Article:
But why might the daughter of a duke ask for the straw bed of a servant rather than sleep in her own plush down? Watch for the answer in my coming novel, For the Skylark, later this year.

References:
http://www.classicbeds.us/history/index.htm
http://en.wikipedia.org/wiki/Bed 

http://en.wikipedia.org/wiki/Bed_burial

Debra Brown is the author of The Companion of Lady Holmeshire, now available in paperback, on Kindle, on Audible.com and iTunes iBookstore.


10 comments:

  1. A very interesting article - thank you!

    Reminds me of Will Shakespeare leaving his 'second-best bed' to his wife Ann Hathaway.

    ReplyDelete
  2. Very interesting! Bed bugs, unfortunately, are making a big comeback. And they are still very difficult to get rid of!

    ReplyDelete
  3. Thank you for sharing such amazing information. I have recently read that the place they find most bed bugs is in Library books. Now even though I love libraries for their content I will continue to purchase books either on by lap top or hard copies, as I would abhor bringing those little critters home...!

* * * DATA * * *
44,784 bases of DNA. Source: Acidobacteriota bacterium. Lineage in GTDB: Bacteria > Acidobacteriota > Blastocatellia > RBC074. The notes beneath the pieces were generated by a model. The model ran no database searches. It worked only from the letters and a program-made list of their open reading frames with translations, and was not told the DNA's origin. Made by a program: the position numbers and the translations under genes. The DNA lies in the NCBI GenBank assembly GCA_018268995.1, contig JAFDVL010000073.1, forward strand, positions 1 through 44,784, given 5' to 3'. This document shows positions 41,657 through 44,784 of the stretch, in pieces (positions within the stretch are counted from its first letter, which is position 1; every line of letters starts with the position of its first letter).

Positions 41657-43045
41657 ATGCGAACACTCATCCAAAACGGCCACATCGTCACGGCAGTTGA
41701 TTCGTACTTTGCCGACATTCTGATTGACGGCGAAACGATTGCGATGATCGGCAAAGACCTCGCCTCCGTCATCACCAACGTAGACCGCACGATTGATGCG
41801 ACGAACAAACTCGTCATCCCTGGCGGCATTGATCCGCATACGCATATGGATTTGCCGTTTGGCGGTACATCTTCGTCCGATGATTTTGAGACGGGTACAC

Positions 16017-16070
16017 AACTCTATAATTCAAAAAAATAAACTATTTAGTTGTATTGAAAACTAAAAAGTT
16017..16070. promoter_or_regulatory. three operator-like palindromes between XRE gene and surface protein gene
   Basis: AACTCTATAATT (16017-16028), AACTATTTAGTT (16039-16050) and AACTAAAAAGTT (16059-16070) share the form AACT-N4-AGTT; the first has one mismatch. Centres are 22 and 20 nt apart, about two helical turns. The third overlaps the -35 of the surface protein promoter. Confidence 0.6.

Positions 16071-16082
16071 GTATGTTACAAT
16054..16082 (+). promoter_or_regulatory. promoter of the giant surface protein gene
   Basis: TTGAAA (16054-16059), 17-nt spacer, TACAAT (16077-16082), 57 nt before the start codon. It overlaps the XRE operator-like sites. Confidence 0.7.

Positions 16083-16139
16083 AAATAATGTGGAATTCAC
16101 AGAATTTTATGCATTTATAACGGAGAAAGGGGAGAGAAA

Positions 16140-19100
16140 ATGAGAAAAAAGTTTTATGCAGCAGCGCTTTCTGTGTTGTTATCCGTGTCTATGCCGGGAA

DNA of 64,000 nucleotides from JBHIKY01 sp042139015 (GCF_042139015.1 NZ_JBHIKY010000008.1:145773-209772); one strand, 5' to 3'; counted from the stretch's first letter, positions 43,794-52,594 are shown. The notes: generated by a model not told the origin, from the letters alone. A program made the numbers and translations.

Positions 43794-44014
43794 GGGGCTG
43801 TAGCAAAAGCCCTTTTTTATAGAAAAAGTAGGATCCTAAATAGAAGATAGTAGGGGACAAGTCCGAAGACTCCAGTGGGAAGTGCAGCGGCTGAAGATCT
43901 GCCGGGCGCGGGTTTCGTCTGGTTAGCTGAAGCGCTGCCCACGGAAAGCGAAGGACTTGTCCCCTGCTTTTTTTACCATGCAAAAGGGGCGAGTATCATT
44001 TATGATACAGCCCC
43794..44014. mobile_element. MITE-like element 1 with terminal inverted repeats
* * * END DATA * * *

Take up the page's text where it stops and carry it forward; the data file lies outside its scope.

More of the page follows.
ReplyDelete
  4. That's good information. I can believe people traveled with their own bedding, but to bring the whole frame? Wow!

    Thanks for sharing your research!

    ReplyDelete
  5. So, how do bed bugs get into books? That's horrible.

    ReplyDelete
  6. Ha! I was enjoying the article immensely until I scrolled down to the bug picture! Suddenly, I got very itchy. When we were doing an archaeology stint in Jordan, our group stayed in a vocational-school girls' dorm that had been vacated for the summer holiday. The seriously-old, cheap mattresses we covered with our old sheets (the kind you put on frost-tender plants) were stuffed full of not cotton, but bed bugs. We had to smear ourselves with DEET to survive. Blech.